By Shauna MacKinnon
Previously published in the Winnipeg Free Press January 29, 2024
The NDP government recently announced its plans to scale back the previousgovernment’s promise to expand social housing by adding 700 units this fiscal year. Instead, it will focus on providing up to 250 rental units with supports, for people currently unhoused.
It is typical for governments to make grand announcements on their way out of government that are then rejected by the incoming government. It doesn’t always make sense to do so. Although the government changed, the need for major investment in housing remains. The NDP government knows this. When in opposition, the NDP understood that the housing crisis requires large-scale public investment. It rightly criticized the Conservative government for reversing progress made under the Selinger government, which fulfilled its modest commitment to increase the supply of social housing units and increase the maintenance and improvement budget. The Pallister government chose another route, guided by a highly contested 2017 KPMG report which made the case for the privatization of Manitoba’s social housing stock. The
Conservative government began selling Manitoba Housing and reduced the maintenance and improvement budget. Although housing advocates welcomed the Stefanson government’s homelessness strategy that promised to add 700 social housing units in 2023/24, it was far too little too late after seven years of austerity.
For close to 20 years, the Right to Housing Coalition has called for significant public investments to expand and maintain the supply of social housing. That is public and non-profit-owned housing with rents set at no more than 30% of household income. In In 2023, the Coalition released its Social Housing Action Plan for Manitoba. It cites examples of jurisdictions doing a better job, including Finland, which points to its “constant policy of providing affordable, social housing” as the cornerstone of its success.
Sadly, the shortage of rental housing across Canada has only worsened because governments have not been willing to invest in social housing. Problems began in the 1990s when the federal government reduced funding for social housing and devolved responsibility to the provinces. Provinces turned to the private sector to create housing for low-income households. A large body of evidence now tells us that private-sector solutions have not worked. Yet governments continue to look to the private market for a cheaper solution, despite the private sector telling us that housing and supports for low-income households is a government responsibility.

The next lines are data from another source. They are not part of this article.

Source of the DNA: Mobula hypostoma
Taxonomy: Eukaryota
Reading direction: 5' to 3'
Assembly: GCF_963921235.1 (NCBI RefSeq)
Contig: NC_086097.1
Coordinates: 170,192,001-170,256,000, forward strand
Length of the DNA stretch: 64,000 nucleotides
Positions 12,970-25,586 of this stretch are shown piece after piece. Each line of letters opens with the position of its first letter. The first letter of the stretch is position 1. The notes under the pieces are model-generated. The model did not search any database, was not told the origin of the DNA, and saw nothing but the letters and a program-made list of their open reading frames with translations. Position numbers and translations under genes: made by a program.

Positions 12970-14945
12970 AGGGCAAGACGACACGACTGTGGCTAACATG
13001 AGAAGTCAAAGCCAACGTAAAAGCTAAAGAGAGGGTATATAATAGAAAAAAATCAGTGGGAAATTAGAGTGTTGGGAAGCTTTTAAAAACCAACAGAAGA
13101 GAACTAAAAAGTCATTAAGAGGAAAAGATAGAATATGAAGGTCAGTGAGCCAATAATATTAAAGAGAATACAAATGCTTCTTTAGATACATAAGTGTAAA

Yes, expanding and adequately supporting social housing and tenants is expensive—at least in the short term —and it is getting more expensive each year that passes. But as demonstrated by Finland, a country that has tackled homelessness like no other, investment pays off in the long term. They know that without safe, stable housing, people are at higher risk of having poor mental and physical health, poor education outcomes, weaker labour market attachment and a host of other issues. Finland has recognized that ending homelessness and the social and economic impacts associated with homelessness begins with prevention, and that means more focused attention on housing (not shelters) with comprehensive support attached.
This month, the Manitoba government reiterated the Premier’s commitment to ending
chronic homelessness and creating affordable housing throughout Manitoba. Indeed, addressing the immediate need to get people off the streets and into housing, even if it is temporary, is critical. But this won’t address the needs of thousands of Manitobans living in unaffordable housing and at risk of homelessness. A large and sustained investment in non market housing is the only solution that can make up for decades of neglect.
Solving the housing crisis will require leadership and broad political support. The case of Finland makes that clear. Investing in social housing has become a norm in Finland that survives changes in government. In Canada, governments of all stripes and at all levels have failed to fix housing. People no longer care what the previous Manitoba government did and did not do. They want a new norm to be set by the current government that says it is committed to ending chronic homelessness and addressing the dire need for social housing.
A government spokesperson has said the NDP government is “still committed to building the 700 units” promised by the previous government. Manitoba social housing advocates have been clear that a minimum 1000 units annually are needed annually. The 2024 budget will be the litmus test of the NDP government’s commitment to social housing. The good news is that all levels of government are desperately trying to respond to increasing pressure to address the crisis, presenting the potential to leverage federal and municipal support for a long-term social housing plan.
Shauna MacKinnon is Professor and Chair of the University of Winnipeg Department of Urban and Inner-City Studies, a member of the Manitoba Right to Housing Coalition and a research associate with the Canadian Centre for Policy Alternatives.